United Airlines accidentally overbooked a flight and dealt with it by violently dragging one of their customers off the plane.
No, this isn’t a joke, a man was forcibly removed from a Chicago to Louisville flight after refusing to voluntarily give up his seat for a UA employee, who needed to get to Louisville.
A video of the incident at O’Hare Airport was posted to Facebook late Sunday night and shows a passenger being dragged from his seat by security before take-off.
Fellow passenger Audra D. Bridges, shot the 31-second video from an aisle seat that shows three men, wearing security jackets board the plane to talk to the man.
After he refuses to leave one of the security men appears to grab the man and drags him by the arm to the front of the plane, while the man screams.
— Stephen (@stephenlaca) 10 April 2017
Bridges told the Courier Journal, who first broke the story, that the man seemed “very upset” throughout the ordeal and that people were “shocked and appalled” by the incident.
After being taken off once, when he appeared to be “thrown against the armrest by the security guard”, the man then boarded the flight again and ran to the back of the plane, Bridger claimed.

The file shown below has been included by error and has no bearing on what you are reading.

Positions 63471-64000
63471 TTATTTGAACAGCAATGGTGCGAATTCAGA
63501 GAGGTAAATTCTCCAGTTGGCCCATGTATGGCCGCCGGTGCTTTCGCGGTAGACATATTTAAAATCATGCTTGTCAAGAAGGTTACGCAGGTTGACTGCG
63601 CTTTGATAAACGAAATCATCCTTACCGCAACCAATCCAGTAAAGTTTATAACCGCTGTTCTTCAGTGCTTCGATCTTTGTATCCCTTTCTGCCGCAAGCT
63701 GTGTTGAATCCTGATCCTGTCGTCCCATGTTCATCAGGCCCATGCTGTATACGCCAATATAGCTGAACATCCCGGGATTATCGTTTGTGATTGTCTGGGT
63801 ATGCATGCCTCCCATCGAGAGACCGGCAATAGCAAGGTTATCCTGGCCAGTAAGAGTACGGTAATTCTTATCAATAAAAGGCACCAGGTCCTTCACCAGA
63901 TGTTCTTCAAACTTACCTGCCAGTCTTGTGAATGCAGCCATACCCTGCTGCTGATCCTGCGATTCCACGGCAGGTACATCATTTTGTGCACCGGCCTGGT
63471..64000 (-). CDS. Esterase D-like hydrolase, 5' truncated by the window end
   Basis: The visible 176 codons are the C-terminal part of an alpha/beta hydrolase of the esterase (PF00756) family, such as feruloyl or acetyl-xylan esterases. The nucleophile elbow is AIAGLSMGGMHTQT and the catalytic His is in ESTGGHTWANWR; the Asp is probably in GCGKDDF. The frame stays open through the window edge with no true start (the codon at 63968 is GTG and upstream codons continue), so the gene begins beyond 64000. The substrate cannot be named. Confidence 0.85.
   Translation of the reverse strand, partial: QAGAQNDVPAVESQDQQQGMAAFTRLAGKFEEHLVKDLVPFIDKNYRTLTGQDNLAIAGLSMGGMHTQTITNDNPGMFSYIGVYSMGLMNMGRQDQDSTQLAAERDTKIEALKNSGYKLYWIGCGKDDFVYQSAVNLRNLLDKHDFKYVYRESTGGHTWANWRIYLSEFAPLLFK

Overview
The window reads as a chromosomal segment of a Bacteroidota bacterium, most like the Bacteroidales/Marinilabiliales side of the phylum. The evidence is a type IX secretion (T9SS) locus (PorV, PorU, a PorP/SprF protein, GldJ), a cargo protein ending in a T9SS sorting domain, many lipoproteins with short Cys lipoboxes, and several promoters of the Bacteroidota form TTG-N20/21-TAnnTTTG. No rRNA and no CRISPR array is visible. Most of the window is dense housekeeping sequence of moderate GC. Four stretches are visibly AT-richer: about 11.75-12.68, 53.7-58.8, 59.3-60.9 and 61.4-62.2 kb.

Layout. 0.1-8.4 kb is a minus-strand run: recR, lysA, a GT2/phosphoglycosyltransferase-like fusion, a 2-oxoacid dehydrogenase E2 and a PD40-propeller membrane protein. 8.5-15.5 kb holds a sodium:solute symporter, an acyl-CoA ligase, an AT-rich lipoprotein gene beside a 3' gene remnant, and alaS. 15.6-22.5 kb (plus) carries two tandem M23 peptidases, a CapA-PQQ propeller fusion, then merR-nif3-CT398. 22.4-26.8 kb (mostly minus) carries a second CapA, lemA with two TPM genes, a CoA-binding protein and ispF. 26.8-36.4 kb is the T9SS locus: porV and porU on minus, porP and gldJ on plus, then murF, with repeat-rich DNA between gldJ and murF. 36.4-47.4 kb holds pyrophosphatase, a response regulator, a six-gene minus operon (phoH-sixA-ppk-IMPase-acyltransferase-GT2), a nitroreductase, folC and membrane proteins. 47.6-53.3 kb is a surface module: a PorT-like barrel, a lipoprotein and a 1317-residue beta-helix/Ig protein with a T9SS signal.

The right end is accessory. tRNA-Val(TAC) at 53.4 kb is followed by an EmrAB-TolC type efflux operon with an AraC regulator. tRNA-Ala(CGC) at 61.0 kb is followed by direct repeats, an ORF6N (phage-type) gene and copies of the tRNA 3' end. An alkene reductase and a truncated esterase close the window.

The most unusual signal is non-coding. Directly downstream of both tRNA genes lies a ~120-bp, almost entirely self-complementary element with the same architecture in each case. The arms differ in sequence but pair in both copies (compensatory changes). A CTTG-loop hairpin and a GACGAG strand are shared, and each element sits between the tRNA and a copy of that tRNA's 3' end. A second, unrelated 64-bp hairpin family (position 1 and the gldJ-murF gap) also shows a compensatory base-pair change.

She said the man appeared “bloody and seemed disorientated” and a medical crew then arrived to deal with him. Passengers were then sent back to the gate so the staff could “tidy up” and eventually the flight took off.
In an email to the Courier about the incident United Airlines said: “Flight 3411 from Chicago to Louisville was overbooked.After our team looked for volunteers, one customer refused to leave the aircraft voluntarily and law enforcement was asked to come to the gate.
“We apologize for the overbook situation. Further details on the removed customer should be directed to authorities.”
Bridges told the Courier that passengers were told at the gate that the flight had been overbooked and were offered a flight the next day at 3pm as well as $400 and a hotel stay.
Initially, they were told just one seat was needed, but when they boarded staff announced it was actually four and that the flight wouldn’t take off until the UA employees had found seats.
After there were no takers at $400 the cash offer was bumped up to $800 but when still no-one volunteered four seats were selected at random and those people were asked to leave.
While others did, the man refused and claimed he was a doctor, who had patients to see the next morning.
Bridges said they were given no updates about the man’s condition for the remainder of the flight- which eventually took off two hours late.